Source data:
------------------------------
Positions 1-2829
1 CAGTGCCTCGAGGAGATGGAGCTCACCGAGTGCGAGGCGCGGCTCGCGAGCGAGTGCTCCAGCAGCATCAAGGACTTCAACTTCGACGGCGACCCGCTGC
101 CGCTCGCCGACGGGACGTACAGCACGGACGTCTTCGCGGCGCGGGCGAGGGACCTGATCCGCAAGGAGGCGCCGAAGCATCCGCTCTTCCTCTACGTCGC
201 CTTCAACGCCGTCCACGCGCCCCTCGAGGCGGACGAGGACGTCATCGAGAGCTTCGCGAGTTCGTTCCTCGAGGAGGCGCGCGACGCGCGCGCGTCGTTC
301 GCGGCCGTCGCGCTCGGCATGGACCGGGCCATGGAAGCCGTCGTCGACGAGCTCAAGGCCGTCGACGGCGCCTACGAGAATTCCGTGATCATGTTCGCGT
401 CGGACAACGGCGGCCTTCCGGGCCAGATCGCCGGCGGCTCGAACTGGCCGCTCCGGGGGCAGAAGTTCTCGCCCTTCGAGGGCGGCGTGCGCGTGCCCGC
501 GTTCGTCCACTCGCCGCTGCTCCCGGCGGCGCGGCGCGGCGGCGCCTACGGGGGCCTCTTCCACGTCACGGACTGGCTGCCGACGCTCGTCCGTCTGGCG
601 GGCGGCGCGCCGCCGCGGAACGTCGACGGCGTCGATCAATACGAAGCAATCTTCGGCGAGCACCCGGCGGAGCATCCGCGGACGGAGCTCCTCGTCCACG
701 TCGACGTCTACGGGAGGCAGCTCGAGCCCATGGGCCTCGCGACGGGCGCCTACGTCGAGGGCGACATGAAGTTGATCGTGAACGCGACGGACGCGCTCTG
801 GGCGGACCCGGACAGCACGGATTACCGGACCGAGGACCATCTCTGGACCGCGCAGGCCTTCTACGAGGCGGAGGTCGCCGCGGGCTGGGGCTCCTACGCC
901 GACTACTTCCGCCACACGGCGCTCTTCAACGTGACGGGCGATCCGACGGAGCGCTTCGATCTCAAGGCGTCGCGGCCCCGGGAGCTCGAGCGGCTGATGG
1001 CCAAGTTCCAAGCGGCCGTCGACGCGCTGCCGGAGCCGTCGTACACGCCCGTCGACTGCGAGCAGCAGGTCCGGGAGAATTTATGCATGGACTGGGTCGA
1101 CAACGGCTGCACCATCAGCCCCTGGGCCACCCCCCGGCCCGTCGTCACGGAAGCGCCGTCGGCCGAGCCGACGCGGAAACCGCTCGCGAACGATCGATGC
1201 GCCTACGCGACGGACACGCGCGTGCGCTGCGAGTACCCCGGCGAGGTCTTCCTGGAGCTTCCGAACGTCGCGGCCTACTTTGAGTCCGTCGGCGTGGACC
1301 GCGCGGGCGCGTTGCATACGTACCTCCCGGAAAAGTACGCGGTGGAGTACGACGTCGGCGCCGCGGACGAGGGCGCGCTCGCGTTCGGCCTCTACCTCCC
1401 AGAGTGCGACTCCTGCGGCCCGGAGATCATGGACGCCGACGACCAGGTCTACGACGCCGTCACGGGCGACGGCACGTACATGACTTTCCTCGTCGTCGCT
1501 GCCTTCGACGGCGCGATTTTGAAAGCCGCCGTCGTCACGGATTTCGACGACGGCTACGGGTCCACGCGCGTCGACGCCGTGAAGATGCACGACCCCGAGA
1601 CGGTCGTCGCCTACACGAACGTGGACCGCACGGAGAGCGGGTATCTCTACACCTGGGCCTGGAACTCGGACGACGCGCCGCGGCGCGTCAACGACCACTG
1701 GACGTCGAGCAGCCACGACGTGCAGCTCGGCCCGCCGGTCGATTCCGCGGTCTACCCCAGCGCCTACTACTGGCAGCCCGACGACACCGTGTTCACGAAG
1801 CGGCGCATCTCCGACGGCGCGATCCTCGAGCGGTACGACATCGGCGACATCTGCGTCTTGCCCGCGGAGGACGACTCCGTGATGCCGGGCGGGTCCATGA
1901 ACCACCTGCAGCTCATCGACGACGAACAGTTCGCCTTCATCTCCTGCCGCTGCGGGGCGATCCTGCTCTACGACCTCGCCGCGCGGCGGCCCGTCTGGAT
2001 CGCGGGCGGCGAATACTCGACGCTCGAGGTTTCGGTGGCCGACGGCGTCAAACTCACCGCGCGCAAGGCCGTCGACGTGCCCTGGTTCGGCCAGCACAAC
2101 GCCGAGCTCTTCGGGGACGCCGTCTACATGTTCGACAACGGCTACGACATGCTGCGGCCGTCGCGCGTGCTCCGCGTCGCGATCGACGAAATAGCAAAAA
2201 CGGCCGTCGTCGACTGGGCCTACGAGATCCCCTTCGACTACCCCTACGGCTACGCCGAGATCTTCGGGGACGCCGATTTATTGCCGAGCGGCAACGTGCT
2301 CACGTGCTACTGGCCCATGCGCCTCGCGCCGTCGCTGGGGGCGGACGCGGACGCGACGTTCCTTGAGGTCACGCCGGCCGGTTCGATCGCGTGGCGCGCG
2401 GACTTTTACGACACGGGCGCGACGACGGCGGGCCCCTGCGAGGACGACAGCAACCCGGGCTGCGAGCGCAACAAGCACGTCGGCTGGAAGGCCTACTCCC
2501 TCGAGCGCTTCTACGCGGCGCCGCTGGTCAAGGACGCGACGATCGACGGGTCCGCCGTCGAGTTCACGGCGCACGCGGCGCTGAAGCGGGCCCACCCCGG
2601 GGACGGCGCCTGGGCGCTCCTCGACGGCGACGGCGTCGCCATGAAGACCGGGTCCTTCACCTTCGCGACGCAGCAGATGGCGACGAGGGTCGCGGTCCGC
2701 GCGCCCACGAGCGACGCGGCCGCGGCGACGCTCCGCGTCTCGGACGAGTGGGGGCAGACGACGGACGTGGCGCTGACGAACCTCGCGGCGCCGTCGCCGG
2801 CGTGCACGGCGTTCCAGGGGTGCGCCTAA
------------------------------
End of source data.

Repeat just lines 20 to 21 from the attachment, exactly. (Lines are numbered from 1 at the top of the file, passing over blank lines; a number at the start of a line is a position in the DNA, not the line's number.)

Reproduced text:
1801 CGGCGCATCTCCGACGGCGCGATCCTCGAGCGGTACGACATCGGCGACATCTGCGTCTTGCCCGCGGAGGACGACTCCGTGATGCCGGGCGGGTCCATGA
1901 ACCACCTGCAGCTCATCGACGACGAACAGTTCGCCTTCATCTCCTGCCGCTGCGGGGCGATCCTGCTCTACGACCTCGCCGCGCGGCGGCCCGTCTGGAT